Health Informatics and the Path to Improved Rural Care

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According to the 2010 U.S. Census, 19.3% of the population resides in rural areas. But the Bureau of Health Professions has reported that only about 11 percent of physicians choose to practice in rural communities, and 65% of shortages of primary health care physicians occur in these often-underserved areas. The result is that patients in rural communities do not have the same access to primary healthcare professionals, and the practitioners they do see are more likely to be non-physician providers such as nurses. Unfortunately, nurses simply do not have the same educational background as doctors, and they are therefore ill prepared for the demands of treating patients in rural areas, where they may be forced to take on many of the responsibilities that a physician would usually bear. But in this regard, health informatics can make a huge difference, providing rural healthcare providers with access to the tools they need to better serve their patient population. Here are just a few of the ways in which health informatics can help healthcare professionals in rural areas to do their job.

Shared data
One of the biggest advances in the medical field over the last several years has been the growth of electronic health records, and this is of major importance to both healthcare professionals and patients. As a healthcare provider in a rural area, you simply may not have the time or resources to chase down a patient’s medical history. But medical databases are emerging that allow healthcare providers to enter patient history and see older entries, providing access to all of the information needed to spot trends in patient health and make a more complete diagnosis. Even better is the fact that patients can also access their own medical records, adding to them, spotting mistakes, and even using them to become better informed about their own health.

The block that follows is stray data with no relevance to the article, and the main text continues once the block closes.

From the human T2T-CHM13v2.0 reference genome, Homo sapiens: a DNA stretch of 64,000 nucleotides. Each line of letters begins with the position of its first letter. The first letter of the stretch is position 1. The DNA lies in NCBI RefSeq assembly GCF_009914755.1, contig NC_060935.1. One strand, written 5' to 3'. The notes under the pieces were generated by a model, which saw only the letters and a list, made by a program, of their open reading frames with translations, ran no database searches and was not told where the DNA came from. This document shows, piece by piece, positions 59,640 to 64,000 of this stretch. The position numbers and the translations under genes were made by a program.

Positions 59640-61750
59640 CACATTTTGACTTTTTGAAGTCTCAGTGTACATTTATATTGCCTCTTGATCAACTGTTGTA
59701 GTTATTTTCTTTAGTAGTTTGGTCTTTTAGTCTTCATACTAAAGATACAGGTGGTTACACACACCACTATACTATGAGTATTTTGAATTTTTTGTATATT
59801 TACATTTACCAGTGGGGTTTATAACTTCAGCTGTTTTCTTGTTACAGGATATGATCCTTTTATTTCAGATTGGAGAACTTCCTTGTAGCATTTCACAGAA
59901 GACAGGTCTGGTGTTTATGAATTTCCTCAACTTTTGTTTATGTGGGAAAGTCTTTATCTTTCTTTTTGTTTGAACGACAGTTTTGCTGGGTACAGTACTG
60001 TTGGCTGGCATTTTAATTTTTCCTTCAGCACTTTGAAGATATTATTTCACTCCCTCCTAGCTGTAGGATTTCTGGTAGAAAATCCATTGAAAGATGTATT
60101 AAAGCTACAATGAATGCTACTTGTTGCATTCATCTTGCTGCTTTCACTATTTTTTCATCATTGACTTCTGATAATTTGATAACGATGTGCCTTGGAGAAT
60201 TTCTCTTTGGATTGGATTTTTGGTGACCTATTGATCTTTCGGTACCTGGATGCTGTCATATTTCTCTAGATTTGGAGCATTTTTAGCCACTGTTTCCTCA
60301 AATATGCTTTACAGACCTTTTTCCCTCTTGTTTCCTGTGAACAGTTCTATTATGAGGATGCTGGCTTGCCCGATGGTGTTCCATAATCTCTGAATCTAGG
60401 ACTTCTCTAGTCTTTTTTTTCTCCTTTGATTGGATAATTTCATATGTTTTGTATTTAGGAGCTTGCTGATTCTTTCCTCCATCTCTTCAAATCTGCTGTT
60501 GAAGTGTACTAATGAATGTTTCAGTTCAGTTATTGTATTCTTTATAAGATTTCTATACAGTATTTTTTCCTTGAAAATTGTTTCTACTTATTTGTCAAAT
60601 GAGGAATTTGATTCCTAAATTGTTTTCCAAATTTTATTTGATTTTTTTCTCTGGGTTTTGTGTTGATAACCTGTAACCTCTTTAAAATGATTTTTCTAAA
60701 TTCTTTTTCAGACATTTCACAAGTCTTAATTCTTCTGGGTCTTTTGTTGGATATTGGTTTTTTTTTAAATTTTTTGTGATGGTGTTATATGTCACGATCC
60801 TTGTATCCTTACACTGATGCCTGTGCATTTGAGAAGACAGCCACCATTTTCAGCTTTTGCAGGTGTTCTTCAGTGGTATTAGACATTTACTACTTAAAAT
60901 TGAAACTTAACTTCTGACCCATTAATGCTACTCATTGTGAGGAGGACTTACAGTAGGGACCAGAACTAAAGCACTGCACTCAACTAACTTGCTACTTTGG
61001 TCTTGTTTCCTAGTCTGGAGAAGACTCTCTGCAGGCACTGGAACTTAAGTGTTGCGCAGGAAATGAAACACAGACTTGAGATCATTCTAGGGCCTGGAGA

Telehealth is a growing field by which healthcare providers and patients may interact remotely. Most people are familiar with nursing hotlines, whereby patients call in with problems to find out if they can treat them at home or if they should head to a hospital for care. Telehealth is a logical extension of this premise in the online world. With the right tools, healthcare providers can track and manage the health of their patients remotely to a large degree, alleviating the need for in-office visits in many cases and cutting down significantly on the workload for busy rural healthcare providers.

Social networking
With a shortage of healthcare providers in rural areas, it is important to give patients access to the tools and information that will allow them the potential to self-diagnose and self-treat to some extent. And many notable services have already made this possible; just look at WebMD. With more and more healthcare providers contributing to the formation of online databases and mobile applications designed to let patients take control of their own healthcare, overworked healthcare professionals are finding ways to help patients help themselves.

Development of new technologies
The field of health informatics depends largely on healthcare professionals to provide the impetus and the information required to create tools that are necessary and to ensure that they provide the solutions that will improve healthcare and the lives of patients. As a healthcare practitioner serving a rural population, you cannot only take advantage of these advances, but you can also have a hand in creating and supporting them.